Rules for Studying Genesis – Marv Gets It Wrong

Jason posted the following as a start to the conversation:

Marv’s guide to reading Genesis:

1. Open you Bible to your selected passage in Genesis.

2. Leave it there. Go to the bathroom look in the mirror. Look at your nose. See how plain it is.

3. Keeping that mindset, hurry back to your Bible open to Genesis, now read. Ahhh. There it is.

via Rules for Studying Genesis | Pastoral Musings.

I like Jason, a great deal, so when I write what I am about to write, it is not against him. He wanted a conversation – and I urge you to join in over on his blog. With that, however –

This are my two main responses:

I think that Marv is trying to read the text like the mirror – he wants to see himself and his theological thoughts in it.


I say this not to cause offense, but I think that Marv’s analysis of reading Scripture is actually unScriptural. He is enforcing the idea that Scripture must be read with the eyes of men. A white, Anglo-Saxon, post-industrial, post-Enlightenment male didn’t write this. We have to read the text how they read it, how God inspired it. To force Marv’s literalism on the text is to wonder where the inspiration of God really comes in at. Here and now or then for now?

I know that we have a tendency to follow in the steps of the Enlightenment and read everything scientifically literal, cold and wooden, but to do so to a text written by a people as lively, colorful and as warm as the ancient Israelites does the text as much injustice as those who would use it for monetary gain. When you desire only to read from the text what you first read into the text, you will not actually read the text.

Sorry, Marv, but reading the text as if it was as plain as the nose on your face only gets you that far into the text – to the bare tip of your nose.

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4 Replies to “Rules for Studying Genesis – Marv Gets It Wrong”

  1. I’m a big fan of literalism, but a problem that is beginning to emerge for me is that it doesn’t seem that so-called literalists (myself included) have been treating Genesis 2 as literally as we think we do. Read on its face, it is a different narrative with an order different from Gen 1, and I’m beginning to wonder if we aren’t doing ourselves a disservice trying to fit the two together as though they were retellings of the same fully literally historical event. I won’t rewrite all my thoughts, but if you’re interested they’re here and here. This comment is probably as close as it’ll get to me ever running around waving a white flag.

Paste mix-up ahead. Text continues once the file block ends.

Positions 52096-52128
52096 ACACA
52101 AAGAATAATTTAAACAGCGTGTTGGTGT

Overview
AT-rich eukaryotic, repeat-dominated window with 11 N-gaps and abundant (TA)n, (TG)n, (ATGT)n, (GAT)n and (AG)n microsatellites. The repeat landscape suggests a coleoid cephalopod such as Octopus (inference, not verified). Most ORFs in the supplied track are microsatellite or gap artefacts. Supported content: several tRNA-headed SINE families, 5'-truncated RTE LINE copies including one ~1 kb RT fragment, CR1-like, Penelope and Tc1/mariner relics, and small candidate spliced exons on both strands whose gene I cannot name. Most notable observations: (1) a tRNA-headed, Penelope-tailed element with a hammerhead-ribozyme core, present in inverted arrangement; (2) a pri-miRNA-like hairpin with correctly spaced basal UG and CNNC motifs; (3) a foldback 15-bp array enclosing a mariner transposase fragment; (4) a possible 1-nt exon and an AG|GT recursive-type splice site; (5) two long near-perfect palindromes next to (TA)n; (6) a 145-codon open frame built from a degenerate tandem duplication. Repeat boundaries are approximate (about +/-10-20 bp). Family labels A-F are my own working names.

2. ‘Literalists’ are welcome to maintain their position but let’s not forget God’s word has been delivered to us by a Creator who created the very dynamic(s) and vastness language(s). It’s easy to limit the bible, which is masterpiece from the mind of God, to less than what it is. As one said, ‘literalists miss the meaning of poetry, metaphors, parables and figures of speech.’ Why did Jesus speak in parables? Proverbs 25:2 states “It is the glory of God to conceal a matter, but the glory of kings is to search a matter out.’
    It is clear to me that to read the bible strictly from a literalist view, one would be reading it on a bodily level, the bare letter
    … The bodily level of Scripture, the bare letter. But what about the level of the soul and the spirit? Paul tells us there are levels of maturity in the faith: little children(letter of the law), young men(soul growth word) and mature sons(spirit growth revelation and unspeakable mysteries)
    There is much more to this Book than what is obviously there.

  3. Not to mention this could go “plainly” in the opposite direction … What is plain to one person is not so to another. So, for some the early chapters of Genesis look plainly like other ANE texts, though they do adapt the stories in order to formulate their theology differently.

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